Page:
5 Questions for Rackspace SVP of Corporate Development Jesse Burros


5 Questions for Rackspace SVP of Corporate Development Jesse Burros

Former investment banker Jesse Burros, who established and led the cloud services investment banking practice at BMO Capital Markets, joins Rackspace this week as Senior Vice President of Corporate Development.

He brings with him a more intimate view of Rackspace’s financial and market positions than most new hires, having served as an advisor to Rackspace on two of its largest acquisitions. Working with Rackspace impressed Jesse enough to leave a career he loved when Chief Financial Officer Louis Alterman asked him to join his team.

Alterman described the “extra layer” to Jesse that made him stand out: “First, that he had taken the initiative to start a cloud practice, and then build a deep understanding of our business and the value we bring to customers. Over the years we worked together, I could also see that, despite the suit and tie, he had the spirit of a Racker. I knew he belonged here because it was apparent he wanted to build something and personally help it thrive.”

Born and raised in New York City, Jesse spent the early part of his career focused on technology and media investing, working at Time Warner Investments, MTV Networks, and Jefferies. Last month, he celebrated his second wedding anniversary with his wife Jill. They live in Brooklyn, where they are expecting a puppy!

Jesse will be based out of Rackspace’s New Jersey office, but will travel to Rackspace offices around the globe, meeting with customers, companies and prospects. He chatted with the Rackblog about the white-hot cloud services industry, what Rackspace has in common with investment banking and why he enjoys reading and travel.

How did you come to launch the cloud services banking practice at BMO Capital Markets?

I’ve always been somewhat entrepreneurial, so part of it was a desire to build something new. I’d been advising IT services clients when, about four years ago, I started to see all of the growth in the cloud services sector. Not only was it intellectually interesting for me to see how rapidly cloud infrastructure providers were growing, but all of that transformation and disruption creates an ideal environment for capital raising and mergers and acquisitions — and no one at my firm was dedicated to it. I saw a big opportunity for BMO to become a leading advisor to the sector and our singular focus on the cloud really resonated with clients. I can’t share exact numbers, but just in the last couple of years, we worked on something like $4 billion in transaction volume.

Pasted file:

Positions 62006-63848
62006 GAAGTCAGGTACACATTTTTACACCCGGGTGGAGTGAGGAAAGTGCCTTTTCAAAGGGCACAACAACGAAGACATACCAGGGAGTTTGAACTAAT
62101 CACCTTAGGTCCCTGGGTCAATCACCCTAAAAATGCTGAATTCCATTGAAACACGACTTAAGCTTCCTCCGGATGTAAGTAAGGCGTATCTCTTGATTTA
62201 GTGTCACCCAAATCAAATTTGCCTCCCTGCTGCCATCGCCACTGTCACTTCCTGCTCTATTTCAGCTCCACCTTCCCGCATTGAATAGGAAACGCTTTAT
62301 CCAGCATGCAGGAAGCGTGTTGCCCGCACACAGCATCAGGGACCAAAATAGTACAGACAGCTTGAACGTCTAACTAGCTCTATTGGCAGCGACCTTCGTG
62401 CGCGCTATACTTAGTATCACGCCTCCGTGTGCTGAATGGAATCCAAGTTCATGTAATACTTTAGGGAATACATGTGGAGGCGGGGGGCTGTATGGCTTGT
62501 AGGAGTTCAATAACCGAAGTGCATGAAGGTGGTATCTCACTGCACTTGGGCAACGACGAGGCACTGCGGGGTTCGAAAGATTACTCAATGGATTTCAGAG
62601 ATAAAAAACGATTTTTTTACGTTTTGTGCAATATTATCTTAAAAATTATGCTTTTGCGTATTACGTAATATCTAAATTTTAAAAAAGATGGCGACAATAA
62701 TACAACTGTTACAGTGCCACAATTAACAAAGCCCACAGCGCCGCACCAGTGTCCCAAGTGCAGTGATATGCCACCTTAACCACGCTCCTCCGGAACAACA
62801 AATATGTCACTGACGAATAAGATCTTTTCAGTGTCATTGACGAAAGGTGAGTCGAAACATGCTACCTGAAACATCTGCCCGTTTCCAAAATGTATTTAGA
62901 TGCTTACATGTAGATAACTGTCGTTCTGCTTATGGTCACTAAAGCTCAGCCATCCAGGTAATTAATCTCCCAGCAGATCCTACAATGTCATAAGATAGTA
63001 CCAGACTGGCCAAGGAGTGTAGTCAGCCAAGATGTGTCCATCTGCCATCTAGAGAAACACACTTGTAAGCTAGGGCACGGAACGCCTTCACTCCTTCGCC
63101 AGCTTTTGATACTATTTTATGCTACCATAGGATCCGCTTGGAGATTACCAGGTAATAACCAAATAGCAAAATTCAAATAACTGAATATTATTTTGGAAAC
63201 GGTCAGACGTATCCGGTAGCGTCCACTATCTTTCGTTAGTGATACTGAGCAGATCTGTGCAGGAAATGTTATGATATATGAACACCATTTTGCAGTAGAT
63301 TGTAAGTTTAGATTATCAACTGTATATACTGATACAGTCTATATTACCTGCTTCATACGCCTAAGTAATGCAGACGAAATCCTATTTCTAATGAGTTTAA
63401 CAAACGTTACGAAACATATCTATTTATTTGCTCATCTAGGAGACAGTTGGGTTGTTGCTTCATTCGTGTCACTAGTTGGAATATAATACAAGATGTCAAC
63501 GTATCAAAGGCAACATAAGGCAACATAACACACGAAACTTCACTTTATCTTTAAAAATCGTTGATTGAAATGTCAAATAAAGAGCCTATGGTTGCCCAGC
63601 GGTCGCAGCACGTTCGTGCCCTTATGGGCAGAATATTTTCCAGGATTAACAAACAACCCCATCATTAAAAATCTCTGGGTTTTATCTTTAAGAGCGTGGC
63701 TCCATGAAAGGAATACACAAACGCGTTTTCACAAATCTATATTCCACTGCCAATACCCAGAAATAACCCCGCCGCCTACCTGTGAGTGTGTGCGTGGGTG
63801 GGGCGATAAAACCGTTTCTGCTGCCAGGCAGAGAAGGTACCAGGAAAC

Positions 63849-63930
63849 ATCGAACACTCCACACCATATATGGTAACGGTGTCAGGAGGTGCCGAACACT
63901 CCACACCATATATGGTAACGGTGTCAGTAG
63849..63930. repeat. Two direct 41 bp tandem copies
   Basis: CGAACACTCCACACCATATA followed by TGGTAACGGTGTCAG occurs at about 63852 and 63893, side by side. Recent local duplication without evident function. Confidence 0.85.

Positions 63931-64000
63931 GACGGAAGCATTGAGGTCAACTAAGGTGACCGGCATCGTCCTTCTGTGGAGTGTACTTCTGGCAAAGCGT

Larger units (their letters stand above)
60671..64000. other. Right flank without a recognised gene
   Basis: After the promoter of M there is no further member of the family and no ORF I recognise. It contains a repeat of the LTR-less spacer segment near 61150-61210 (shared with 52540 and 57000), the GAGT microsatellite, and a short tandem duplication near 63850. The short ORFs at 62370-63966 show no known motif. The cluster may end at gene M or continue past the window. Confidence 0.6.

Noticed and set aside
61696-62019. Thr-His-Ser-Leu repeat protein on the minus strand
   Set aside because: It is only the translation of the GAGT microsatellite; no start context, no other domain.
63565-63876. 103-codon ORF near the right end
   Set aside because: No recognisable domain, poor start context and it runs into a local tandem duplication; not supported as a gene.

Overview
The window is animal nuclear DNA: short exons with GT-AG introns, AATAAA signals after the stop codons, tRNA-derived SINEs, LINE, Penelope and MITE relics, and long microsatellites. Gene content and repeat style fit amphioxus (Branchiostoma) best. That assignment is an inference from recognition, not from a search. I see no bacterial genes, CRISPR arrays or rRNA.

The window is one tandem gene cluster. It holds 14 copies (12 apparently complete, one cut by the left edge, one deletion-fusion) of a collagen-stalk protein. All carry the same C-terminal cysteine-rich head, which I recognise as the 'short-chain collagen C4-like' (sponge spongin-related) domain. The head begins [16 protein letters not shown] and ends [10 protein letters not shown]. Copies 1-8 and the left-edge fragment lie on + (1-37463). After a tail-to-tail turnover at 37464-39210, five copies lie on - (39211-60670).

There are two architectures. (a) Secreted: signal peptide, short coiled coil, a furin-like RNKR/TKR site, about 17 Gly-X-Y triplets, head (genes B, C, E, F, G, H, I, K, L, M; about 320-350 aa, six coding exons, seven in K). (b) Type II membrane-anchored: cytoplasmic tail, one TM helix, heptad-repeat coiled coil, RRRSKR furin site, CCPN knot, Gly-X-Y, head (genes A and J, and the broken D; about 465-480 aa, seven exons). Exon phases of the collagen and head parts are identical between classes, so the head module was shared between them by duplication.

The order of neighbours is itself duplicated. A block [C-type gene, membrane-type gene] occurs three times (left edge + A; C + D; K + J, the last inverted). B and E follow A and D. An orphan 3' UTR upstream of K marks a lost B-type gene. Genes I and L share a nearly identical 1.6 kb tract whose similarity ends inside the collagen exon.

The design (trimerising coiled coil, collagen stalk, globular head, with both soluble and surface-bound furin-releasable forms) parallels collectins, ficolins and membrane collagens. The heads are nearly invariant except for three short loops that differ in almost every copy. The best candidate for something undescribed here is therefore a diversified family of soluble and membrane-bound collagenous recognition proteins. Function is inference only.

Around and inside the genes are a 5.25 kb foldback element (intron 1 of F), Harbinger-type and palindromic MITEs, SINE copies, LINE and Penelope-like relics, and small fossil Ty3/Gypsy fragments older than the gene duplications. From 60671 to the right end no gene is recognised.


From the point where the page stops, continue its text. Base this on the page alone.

The derivative of all that is what the cloud enables other companies to do. It sounds cliché, but every company is becoming a tech company and every product is becoming tech enabled — even the way we interact with each other now is enabled through the cloud. The market opportunity is everywhere, and that makes it a really exciting time to be in this industry.

What made you want to come work for Rackspace? 

Well as you know, Rackspace was a client; I advised the company on its acquisition of TriCore Solutions and helped finance the acquisition of Datapipe. That meant I not only followed the company’s growth initiatives, but I also got to know CEO Joe Eazor and Louis really well. I think they’re both exceptional. I’m inspired by them personally and by what they’re doing with the company. I see really good alignment between Rackspace and the industry as a whole, and so I’m very bullish on where the company is headed.